While the value of R&D data is clear, finding a way to empower scientists to work with it efficiently and effectively can be daunting given the special handling required to extract its value. In fact, 75% of surveyed R&D executives believe advanced analytics techniques should play a pivotal role in their future R&D activities, but only 25% state that their R&D organizations are actually using these analytics today.
Using Dynamic data models to achieve innovation in R&D
The bottom line is that R&D data is special in two ways: in the substantial untapped value it often contains, and in the special handling required to extract that value. Because scientific discovery is an iterative process of exploration and hypothesis testing, it must be done by expert scientists with tools that are both structured (for data analysis) and flexible (for easily and rapidly accommodating new hypotheses and ideas).
As the figure at left shows, commonly used data management tools are insufficient for R&D. Data lakes, for example, are flexible but lack the structure needed to support ready analysis. Data warehouses provide structured data, but lack the flexibility to accommodate rapid, iterative exploration of new ideas and hypotheses by scientists. Excel lacks both structure and what we might call “managed flexibility.” That is, people prize Excel for its extreme flexibility at the level of the individual doing a single task, but it is unmanaged – the flexibility is gained by dispensing with a data model altogether. That kind of unmanaged flexibility comes at a great cost in that it often renders the individual data unusable by anyone else or for any purpose other than the original task. It’s not possible to search data stored in a corpus of ad hoc Excel files generated by many different researchers, for example.
The ideal solution should be able to provide structured data through an API organized around the scientific domain (chemistry or biology, for instance) that is usable directly by scientists, while supporting the flexibility necessary for discovery through Dynamic Data Models. These tools, purpose-built for science, dramatically accelerate today’s scientific workflows, while also laying a foundation for tomorrow’s innovations.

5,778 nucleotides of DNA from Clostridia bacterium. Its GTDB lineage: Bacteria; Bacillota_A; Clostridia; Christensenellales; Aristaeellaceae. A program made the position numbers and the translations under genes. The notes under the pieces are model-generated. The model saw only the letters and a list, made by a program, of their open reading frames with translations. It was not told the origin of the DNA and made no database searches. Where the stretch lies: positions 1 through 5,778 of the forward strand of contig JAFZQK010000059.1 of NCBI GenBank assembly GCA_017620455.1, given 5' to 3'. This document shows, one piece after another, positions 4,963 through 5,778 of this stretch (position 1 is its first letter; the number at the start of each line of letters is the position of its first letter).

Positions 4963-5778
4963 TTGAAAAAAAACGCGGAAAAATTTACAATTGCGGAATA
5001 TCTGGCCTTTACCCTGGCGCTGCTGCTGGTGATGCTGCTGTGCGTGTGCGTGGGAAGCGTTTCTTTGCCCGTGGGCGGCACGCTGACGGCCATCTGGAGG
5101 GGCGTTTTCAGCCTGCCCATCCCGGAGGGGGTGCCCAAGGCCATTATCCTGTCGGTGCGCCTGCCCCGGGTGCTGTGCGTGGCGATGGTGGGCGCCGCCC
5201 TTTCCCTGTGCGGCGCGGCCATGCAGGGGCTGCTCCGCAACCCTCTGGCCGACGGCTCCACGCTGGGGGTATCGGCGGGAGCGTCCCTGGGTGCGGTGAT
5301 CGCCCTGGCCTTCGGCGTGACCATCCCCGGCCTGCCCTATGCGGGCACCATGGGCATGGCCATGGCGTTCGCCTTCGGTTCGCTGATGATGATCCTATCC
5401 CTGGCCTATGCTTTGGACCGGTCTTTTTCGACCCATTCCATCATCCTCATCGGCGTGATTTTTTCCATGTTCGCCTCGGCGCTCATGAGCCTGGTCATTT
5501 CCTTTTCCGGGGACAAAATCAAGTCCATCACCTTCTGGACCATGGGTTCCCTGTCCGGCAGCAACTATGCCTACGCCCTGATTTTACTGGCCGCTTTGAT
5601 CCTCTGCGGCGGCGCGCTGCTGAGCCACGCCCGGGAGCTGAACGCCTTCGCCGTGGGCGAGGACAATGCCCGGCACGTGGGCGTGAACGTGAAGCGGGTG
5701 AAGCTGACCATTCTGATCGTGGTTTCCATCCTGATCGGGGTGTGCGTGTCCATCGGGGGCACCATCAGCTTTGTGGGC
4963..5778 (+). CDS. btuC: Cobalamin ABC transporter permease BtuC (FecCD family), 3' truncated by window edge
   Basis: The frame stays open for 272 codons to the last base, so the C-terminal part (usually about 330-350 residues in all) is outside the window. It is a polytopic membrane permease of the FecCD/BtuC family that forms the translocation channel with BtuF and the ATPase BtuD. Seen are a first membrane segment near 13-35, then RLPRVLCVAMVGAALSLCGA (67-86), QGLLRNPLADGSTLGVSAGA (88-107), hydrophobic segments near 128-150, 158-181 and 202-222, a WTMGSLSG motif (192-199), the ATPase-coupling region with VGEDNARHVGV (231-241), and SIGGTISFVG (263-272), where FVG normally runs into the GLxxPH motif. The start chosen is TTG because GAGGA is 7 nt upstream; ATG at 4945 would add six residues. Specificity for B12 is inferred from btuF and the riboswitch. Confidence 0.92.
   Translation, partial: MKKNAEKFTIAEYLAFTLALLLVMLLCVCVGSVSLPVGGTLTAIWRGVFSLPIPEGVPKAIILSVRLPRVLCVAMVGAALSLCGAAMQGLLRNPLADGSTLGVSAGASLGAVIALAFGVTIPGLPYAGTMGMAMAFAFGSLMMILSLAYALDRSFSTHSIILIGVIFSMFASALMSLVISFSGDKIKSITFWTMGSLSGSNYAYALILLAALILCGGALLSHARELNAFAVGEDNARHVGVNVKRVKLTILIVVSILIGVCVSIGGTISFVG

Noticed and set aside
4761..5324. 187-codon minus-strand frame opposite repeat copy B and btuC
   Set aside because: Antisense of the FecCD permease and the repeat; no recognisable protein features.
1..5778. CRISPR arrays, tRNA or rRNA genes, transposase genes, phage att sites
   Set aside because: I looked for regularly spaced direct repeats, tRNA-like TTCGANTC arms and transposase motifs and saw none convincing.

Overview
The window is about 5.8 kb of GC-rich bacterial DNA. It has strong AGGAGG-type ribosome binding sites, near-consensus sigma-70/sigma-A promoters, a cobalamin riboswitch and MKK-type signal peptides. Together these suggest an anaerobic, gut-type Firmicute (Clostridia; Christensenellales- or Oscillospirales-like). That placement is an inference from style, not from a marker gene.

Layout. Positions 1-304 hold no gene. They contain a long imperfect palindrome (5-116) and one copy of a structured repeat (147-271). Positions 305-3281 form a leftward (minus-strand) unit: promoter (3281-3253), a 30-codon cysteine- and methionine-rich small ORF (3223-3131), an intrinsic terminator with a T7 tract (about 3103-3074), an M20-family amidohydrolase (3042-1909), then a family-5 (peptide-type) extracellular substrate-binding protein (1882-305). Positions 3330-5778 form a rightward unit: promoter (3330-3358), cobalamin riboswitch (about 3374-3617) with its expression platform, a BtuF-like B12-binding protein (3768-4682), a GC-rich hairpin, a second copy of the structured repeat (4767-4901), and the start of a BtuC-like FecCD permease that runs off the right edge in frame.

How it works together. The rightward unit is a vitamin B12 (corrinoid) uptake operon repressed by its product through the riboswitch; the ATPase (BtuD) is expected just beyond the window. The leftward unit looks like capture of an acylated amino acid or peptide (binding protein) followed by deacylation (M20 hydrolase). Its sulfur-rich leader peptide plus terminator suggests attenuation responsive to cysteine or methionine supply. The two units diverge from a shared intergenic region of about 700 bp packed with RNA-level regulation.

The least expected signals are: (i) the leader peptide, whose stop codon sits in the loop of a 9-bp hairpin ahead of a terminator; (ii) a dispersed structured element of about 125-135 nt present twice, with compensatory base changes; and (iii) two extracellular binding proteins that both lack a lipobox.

R&D Data in the Hands of Scientists Enables Two Levels of Innovation: Sustaining and Disruptive
To have a real and transformative impact, R&D organizations must rethink their approach to data to optimize its utility for science and its value to the business. General purpose data solutions designed for other sectors or other areas of the business are ill-equipped to confront the challenges of scientific data. Labs need to hide all the complexity of scientific data from their end users (scientists and engineers), thereby freeing them up to focus on the science and innovation with a data approach designed especially for scientific use cases.
The immediate and most obvious benefits of providing analysis-ready R&D data to scientists typically include dramatic improvements in current R&D operations – including greater throughput, better reliability, reduced business risk, cost savings, reduced waste and shortened time to value. More profound, but often less visible benefits of having all the data organized in one place and ready for analysis, include powerful new capabilities such as the ability to optimize design of experiments, instantly find better starting points for a formulation (and therefore better end results, faster), having data to calibrate and validate simulations that can reduce experimental iterations, the opportunity to free expert scientists from routine decision making steps in a manual process such as visual inspection of an image for defects or other features and feeding data to advanced modeling and analytics including AI and Machine Learning. These are examples of sustaining innovations that enhance the value that businesses deliver today.
These same capabilities for delivering sustaining innovations that enhance today’s business also provide the foundation for generating the breakthrough ideas – disruptive innovations – that may become the major drivers of the business tomorrow. When scientists have all their data at their fingertips and the tools to explore ideas easily, rapidly and inexpensively, they can use that capability to do their current work better and faster, but they can just as easily explore next-generation product features or product platforms in materials science or new therapeutic modalities in biotech using these same affordances.